Yesterday’s article about AHL realignment created a lot of great dialogue with a number of readers, and this came from one of those conversations. In his first post for Chasing Checkers, Tony shares some of his opinions about recent realignment. You can follow Tony on Twitter at @RedDogHockey
The new AHL realignment structure came out yesterdayday, and it looks like more of the same for the Checkers schedule-wise for 2013-14. That means another season out of place geographically in their division, too many games against their closest competitor, Norfolk, and the likelihood that they will not face a handful of teams in their own Conference.
I think it is remiss that the Checkers and many other teams in the AHL do not play all of the teams in their own conference in the regular season. It makes the conferences and divisions almost insignificant. For example, if either of Norfolk or Charlotte are exceptionally weak teams this season and therefore one of them gets an advantage by playing more games against the other than the rest of their respective Conference foes do, how does that skew the standings and playoff possibilities? The same goes for other teams that might play a team from another Conference more than their other Conference foes currently do for the sake of “geographical convenience”.
Talk about travel inconveniences for teams from smaller markets all you want, but how is it convenient for Charlotte to have division rivals as far as 3,000 miles away and no closer than 1,000 miles away and yet not play other teams in their Conference that are less than 1,000 miles away? It sounds to me like the Checkers are taking one for the league because they have a major airline hub in town, and travel is seen as “easier” for them as it might be for other teams in smaller markets.
My solution? Move Iowa to the West Division from the Midwest, put Lake Erie in the Midwest Division from the North, have Utica move from the North to the East Division, and place Charlotte and Norfolk in the North Division. Charlotte in a division named North is far less non-sensical than having them in a division named West. Charlotte and Norfolk would get to continue their geographic rivalry (and, oddly, maybe play each other less than they do now?) while still fulfilling their travel obligations as a Western Conference team. Norfolk’s travel dilemma is easily rectified. Schedule Norfolk for games out West right after they play here and then they can use Charlotte’s airport as a gateway out West the next day to fulfill their away Western Conference schedule. Do the same for Iowa. Have them play in Chicago, then use O’Hare to head West to play their division foes. The Midwest Division teams can use Chicago in this same way as well. And Austin and Oklahoma City are close enough to Dallas/Fort Worth that this same scenario can be used by playing in Austin or OKC and then heading out from DFW to Vancouver (Abbotsford), Des Moines, Charlotte or Toronto.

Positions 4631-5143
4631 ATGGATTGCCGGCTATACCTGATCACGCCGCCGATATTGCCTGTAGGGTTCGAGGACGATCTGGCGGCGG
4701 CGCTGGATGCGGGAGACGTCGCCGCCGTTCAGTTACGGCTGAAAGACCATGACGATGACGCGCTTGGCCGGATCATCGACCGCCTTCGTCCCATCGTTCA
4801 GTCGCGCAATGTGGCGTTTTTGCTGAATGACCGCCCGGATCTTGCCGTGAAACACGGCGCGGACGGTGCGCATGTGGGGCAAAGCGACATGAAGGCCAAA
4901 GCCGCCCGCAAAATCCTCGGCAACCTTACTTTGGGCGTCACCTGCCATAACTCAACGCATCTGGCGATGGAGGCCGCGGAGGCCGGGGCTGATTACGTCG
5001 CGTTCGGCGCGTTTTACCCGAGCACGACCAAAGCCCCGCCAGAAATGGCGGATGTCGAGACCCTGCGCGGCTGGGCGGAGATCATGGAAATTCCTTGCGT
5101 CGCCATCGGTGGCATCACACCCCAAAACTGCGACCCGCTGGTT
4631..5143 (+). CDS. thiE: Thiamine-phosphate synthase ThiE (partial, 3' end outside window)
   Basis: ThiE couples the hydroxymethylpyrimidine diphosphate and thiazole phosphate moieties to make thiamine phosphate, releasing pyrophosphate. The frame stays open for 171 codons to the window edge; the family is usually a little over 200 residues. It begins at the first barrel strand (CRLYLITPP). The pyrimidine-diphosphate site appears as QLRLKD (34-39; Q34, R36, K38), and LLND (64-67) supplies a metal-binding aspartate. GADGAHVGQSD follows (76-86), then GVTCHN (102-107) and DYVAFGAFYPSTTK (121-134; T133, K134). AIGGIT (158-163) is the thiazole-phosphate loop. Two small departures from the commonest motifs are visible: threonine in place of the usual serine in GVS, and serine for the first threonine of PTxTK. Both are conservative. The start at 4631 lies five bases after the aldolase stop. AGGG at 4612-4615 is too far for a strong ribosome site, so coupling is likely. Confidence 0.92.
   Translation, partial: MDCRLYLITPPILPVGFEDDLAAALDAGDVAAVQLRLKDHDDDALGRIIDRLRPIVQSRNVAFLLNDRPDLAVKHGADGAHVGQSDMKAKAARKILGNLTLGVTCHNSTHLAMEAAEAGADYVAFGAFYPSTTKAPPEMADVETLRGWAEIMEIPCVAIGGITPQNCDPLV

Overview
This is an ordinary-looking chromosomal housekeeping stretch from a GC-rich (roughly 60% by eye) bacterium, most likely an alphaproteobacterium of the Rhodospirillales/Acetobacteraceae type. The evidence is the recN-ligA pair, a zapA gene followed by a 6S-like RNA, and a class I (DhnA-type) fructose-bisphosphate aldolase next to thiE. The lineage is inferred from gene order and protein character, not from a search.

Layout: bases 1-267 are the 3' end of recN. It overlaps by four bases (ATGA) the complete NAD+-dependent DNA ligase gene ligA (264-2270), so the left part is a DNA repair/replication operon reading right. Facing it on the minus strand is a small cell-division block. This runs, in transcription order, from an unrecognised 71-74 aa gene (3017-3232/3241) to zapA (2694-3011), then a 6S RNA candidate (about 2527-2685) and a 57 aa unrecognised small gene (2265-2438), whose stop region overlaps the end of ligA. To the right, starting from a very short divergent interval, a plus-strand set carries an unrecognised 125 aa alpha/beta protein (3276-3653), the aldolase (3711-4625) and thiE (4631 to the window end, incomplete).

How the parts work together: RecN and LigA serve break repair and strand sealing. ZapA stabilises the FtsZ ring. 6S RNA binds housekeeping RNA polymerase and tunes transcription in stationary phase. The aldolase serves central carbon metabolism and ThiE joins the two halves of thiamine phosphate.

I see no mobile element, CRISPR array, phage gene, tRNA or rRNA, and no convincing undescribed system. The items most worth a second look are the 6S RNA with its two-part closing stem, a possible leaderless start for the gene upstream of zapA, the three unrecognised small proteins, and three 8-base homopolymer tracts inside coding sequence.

I am one of many relocated Western New Yorkers that has planted roots in Charlotte over the past 20 years, and I would love to see the Amerks come to town. They, along w/Toronto and Hamilton (all three fellow Western Conference teams like Charlotte is) should be here at least once per season, and vice versa w/Charlotte visiting those three cities. I imagine there are many other Charlotte residents that have come here to live from Western New York and the Golden Horseshoe area of Ontario that would love to see their local teams play in Charlotte. Attendance for those games couldn’t be worse than they are for the 6th home date against Norfolk.
If increased attendance is a primary objective of the league, then it just makes sense to give fans as much variety as possible. The NHL tried a decreased travel schedule a few years ago, and the result was that the same teams played each other too often. Some NHL teams did not visit other NHL teams every year, and in some instances the duration between visits by some teams in some NHL cities was longer than that. The NHL ended up scrapping this schedule format and one of the reasons it did was that fans wanted to see all of the teams visit every other NHL city at last once per season as it had been previously, and which now happens again. I know the AHL does not have the star power that the NHL does, but to not have all teams grouped efficiently geographically, and even worse, to not have Conference foes play each other at all in the regular season (yet still have the opportunity to meet in the first, second, or third round of the playoffs) or maximize the number of teams faced seems like a watered down product to me. Let’s hope that changes soon.